So instead of making excuses or rationalizing my previous behavior, I went on and started working on the things holding me back. One small step at a time. It isn’t entirely fixed, but you would be amazed how far you can come in only a short amount of time if you put your mind to it!

  • I realized what a responsibility I have in life

    I’m not going to go into the exact details of what happened to me, but let me just tell you this. Not only that, but I got into a severe depression due to some bad decisions I took.

    This depression got so severe that I needed to take medication, see professional counseling (seriously, if you are gravely depressed search help for your own sake!) and work on improving myself very hard.

    However, I only started to work on myself and my depression after I suddenly saw what disasters my actions had caused to my family. I could see my parents looking tired, sad, not talking much. Needless to say, it was me who was affecting them in a very negative way. That’s the harsh reality.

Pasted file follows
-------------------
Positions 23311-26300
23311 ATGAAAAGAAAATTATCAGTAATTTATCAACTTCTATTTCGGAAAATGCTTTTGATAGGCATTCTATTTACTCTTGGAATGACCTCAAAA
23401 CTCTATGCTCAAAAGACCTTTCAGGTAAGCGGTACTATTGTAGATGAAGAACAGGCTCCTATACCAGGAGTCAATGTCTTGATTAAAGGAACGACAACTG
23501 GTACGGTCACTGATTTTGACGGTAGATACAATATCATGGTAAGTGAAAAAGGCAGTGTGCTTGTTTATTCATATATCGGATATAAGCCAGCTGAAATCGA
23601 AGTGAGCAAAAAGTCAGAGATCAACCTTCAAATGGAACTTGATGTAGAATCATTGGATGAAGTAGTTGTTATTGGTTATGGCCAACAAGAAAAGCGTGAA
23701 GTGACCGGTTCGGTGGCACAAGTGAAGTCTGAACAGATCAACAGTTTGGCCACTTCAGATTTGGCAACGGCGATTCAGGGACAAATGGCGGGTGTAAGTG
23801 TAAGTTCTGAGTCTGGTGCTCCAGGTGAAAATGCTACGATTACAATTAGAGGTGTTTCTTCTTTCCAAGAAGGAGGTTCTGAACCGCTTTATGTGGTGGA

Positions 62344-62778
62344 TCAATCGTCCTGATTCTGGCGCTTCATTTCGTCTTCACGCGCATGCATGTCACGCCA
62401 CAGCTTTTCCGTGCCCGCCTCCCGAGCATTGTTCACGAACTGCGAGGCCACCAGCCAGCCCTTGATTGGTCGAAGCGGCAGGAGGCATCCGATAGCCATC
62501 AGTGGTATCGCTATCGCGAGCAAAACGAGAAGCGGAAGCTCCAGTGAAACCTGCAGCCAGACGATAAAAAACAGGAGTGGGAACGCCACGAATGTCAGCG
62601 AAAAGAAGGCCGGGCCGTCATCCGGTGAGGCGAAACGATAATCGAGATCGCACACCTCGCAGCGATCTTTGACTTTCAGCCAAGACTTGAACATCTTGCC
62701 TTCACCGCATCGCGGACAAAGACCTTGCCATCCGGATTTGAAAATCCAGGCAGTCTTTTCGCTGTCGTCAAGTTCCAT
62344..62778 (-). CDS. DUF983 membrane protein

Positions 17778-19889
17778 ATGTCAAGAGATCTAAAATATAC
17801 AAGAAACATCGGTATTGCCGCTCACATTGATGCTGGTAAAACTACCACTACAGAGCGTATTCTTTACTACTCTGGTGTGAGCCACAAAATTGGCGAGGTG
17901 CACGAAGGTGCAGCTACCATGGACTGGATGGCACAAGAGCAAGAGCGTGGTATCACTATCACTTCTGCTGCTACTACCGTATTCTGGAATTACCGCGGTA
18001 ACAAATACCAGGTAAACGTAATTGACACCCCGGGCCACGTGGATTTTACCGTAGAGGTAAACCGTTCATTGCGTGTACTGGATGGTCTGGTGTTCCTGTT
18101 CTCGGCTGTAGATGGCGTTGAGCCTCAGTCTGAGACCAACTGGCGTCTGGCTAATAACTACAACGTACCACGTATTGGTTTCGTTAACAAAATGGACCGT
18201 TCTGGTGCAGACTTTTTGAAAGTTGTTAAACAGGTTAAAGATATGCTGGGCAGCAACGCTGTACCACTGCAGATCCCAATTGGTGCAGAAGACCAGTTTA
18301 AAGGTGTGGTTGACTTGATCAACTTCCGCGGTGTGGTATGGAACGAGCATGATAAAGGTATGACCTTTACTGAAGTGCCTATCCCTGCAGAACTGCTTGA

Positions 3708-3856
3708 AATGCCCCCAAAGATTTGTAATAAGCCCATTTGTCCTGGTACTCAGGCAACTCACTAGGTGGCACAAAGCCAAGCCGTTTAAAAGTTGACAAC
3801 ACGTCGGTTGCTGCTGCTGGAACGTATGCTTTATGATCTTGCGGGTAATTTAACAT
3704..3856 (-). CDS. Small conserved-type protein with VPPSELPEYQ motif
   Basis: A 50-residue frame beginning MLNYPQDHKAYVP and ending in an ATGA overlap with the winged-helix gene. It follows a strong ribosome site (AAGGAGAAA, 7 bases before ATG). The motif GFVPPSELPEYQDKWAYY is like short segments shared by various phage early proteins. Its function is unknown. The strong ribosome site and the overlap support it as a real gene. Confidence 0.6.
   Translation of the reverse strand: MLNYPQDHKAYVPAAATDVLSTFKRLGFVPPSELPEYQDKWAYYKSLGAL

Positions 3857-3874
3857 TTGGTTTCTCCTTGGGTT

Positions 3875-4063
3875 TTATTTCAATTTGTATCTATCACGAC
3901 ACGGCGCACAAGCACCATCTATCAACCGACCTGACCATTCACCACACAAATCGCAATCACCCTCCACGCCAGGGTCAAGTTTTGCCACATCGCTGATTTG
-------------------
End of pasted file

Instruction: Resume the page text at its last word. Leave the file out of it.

Instead of indulging myself into self-pity I manned up, realized that even though I didn’t feel like getting better, I had the duty and responsibility to get better if not for myself, at least I could try to not make my family’s life miserable.

    Because what right do I have to impose my misery upon others?

Final note

Image of the word, “conclusions” written on a black backboard with white chalk.

Thank you for reading my 10 life lessons the lockdown has taught me, and I hope it can be of some use to you right now, or somewhere in the future!

If you enjoyed this list, then you might be interested in these 100 life lessons I wish I learned sooner.